Today - 23rd April - is St George's Day. Most of us are aware of St George's Mediterranean and Middle Eastern origins; Google says he was born to Greek parents but in fact his mother was from Syria and his father from what is now Anatolia, right in the middle of modern-day Turkey. Not much else is known about him other than that he was a soldier in the Roman army who was martyred for being Christian. He is also venerated in the traditions of different cultures and faiths, including in some Middle Eastern and Mediterranean countries.
The idea of patron saints is an interesting one to me - I've always thought that the fact that these saints hail from different parts of the world to the countries they are patron saints of, is a bit of a paradox. On the one hand their cultural and ethnic differences are overlooked in favour of the unifying aspect of their faith and values - but on the other hand, patron saints are a symbol of nationhood - and often co-opted by nationalists. A St George's flag in someone's Twitter profile is frequently seen as a shorthand for a certain type of politics, and indeed many of the tweets today are invoking St George's Day in a kind of (self-perceived) defiant English patriotism - a response to the supposedly 'woke' England-hating multicultural 'reverse-racists'. But it's worth remembering that taking St George as a symbol of English superiority is by no means a new thing.
I have been reading a collection of fairy-tales by Flora Annie Steel, a late Victorian children's author who spent twenty-two years in India as the wife of a civil servant. She published various collections of stories, including both Indian and English fairy tales. In one of her collections, named 'English Fairy Tales,' she gathers together well-known and more obscure folk tales, from The Three Bears and Little Red Riding Hood to Catskin and Cap O'Rushes. But the really interesting thing about this collection is that it is headed by the story of St George, called "St George of Merrie England."
It's a highly embellished version of the legend - the only 'original' part of it is the slaying of the beast. The archaic spelling of "Merrie", and the language of the story, call to mind a romantic, 'olde worlde' vision of England. And when we look at the content of the tale itself, it's clear that there was an imperialist mission at work here. Firstly, in the story St George is not descended from Middle Eastern parents, but is the son of the "Earl of Coventry, who long long years ago was Lord High Steward of England." He has "amber-coloured hair" and is one of the seven "champions of Christendom". He sets off on an adventure to Egypt where he rescues a beautiful princess from being devoured by a monster. As a reward, he wins the hand of the Egyptian princess, who converts to Christianity. But before they can be together, he has to defeat "Almidor, the black King of Morocco", who has been wooing the princess for years, and whose blackness is linked to his cowardly underhandedness - in contrast to the brave English knight.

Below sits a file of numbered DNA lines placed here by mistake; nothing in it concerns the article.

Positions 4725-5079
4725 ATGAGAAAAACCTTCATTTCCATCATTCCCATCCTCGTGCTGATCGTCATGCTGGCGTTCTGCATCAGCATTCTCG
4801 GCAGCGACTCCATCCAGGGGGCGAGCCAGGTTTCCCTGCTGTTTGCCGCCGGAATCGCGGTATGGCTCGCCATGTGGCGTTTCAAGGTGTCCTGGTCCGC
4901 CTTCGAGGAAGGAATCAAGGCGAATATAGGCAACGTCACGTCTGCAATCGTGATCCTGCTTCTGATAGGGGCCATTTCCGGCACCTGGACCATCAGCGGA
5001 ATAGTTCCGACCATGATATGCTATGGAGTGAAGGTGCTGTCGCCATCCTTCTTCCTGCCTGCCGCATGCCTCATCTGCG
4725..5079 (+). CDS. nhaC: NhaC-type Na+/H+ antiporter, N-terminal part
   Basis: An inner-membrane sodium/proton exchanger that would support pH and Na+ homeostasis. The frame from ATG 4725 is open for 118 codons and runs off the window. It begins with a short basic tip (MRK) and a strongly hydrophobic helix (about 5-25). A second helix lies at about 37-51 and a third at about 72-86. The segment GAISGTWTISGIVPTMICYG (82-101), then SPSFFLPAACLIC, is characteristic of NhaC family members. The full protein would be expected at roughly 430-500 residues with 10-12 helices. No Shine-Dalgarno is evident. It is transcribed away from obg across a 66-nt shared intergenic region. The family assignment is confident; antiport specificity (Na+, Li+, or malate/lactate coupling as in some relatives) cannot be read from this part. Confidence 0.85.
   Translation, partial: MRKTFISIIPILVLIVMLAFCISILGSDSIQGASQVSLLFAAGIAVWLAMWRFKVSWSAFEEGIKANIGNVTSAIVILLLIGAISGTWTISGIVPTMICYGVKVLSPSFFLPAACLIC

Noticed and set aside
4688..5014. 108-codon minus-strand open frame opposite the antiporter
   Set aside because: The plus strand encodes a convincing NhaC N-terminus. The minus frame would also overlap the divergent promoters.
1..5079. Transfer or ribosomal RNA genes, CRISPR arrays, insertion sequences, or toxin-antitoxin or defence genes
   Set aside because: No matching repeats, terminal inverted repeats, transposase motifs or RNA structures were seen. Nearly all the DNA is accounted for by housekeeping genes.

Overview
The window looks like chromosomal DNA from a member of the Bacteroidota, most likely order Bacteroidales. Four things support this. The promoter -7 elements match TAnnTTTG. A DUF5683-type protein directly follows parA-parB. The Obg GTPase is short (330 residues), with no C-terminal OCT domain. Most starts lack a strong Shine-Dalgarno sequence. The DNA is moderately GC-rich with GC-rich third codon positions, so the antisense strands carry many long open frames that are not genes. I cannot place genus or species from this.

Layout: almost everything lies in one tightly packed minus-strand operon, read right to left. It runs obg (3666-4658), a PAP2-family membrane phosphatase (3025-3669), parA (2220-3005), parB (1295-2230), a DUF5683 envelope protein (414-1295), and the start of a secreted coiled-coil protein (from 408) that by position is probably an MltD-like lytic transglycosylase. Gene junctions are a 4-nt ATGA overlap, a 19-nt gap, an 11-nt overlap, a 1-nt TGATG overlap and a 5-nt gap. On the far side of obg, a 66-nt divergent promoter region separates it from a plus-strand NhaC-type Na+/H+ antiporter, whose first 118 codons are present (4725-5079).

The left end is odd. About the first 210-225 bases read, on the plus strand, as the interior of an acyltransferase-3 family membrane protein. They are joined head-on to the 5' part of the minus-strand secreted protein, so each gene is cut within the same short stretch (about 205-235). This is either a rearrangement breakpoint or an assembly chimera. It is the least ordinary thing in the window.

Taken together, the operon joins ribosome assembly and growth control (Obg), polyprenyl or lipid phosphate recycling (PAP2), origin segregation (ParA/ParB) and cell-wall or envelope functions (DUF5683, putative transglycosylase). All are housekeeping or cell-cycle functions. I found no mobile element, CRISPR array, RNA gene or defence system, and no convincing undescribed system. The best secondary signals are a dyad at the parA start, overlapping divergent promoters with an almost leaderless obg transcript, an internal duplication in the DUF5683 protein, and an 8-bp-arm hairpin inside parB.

As St George travels further on his journey, he encounters a "mighty giant, a follower of Mahomed, who hath sworn to destroy all Christians." But this "Christian Knight" defeats the giant. The rest of the story is more of the same: the rest of the Christian saintly knights - from France, Italy, Spain, Wales, Scotland and Ireland - defend Christendom against heathen armies, and take over the administration of "Paynim" (non-Christian) lands. You can't get a more obvious endorsement of European, Christian supremacy and the British Empire; and this was put into the hands of children.
It feels to me like today's devotees (for want of a better word) of St George are trying to resurrect that sense of British superiority and white dominance, but what Steel's story does not show is the context in which she wrote it. From the Indian Mutiny in 1857, to the Afghan wars of the 1880s, British rule in India was far from unchallenged, and it was certainly not comparable to the romanticized deeds of knights of old.
Steel's book was published in 1898, at a time when Indian politics and independence movements were becoming more organised. Indian National Congress was formed in 1885, and the early 1900s would see more strident activism for independence. British ascendancy in the world was further under threat from increasing German imperialism in the years before WW1 - a war which saw 1.5 million Indians serve as soldiers and labourers. This led to British authorities being compelled to take notice of Indian public opinion regarding Home Rule. Then there were various examples of nationalist activism in the years leading up to 1947, like the gathering at Jallianwala Bagh in 1919 - which ended in a massacre of unarmed men and women; or the failed Chittagong uprising of 1930.
And in that refusal to be controlled by imperial masters, perhaps those children of the Empire had more in common with the St George of legend, than the xenophobic ethnonationalists of today who lay claim to him. Because against this backdrop of anxiety about threats to British rule in India - the jewel in the imperial crown - it seems like not only has the legend of St George been turned into a fairy tale, but the very idea of a time when white, Christian, British rule over the Empire was simply the accepted order of things, is little more than a myth.
You can read the full story here.
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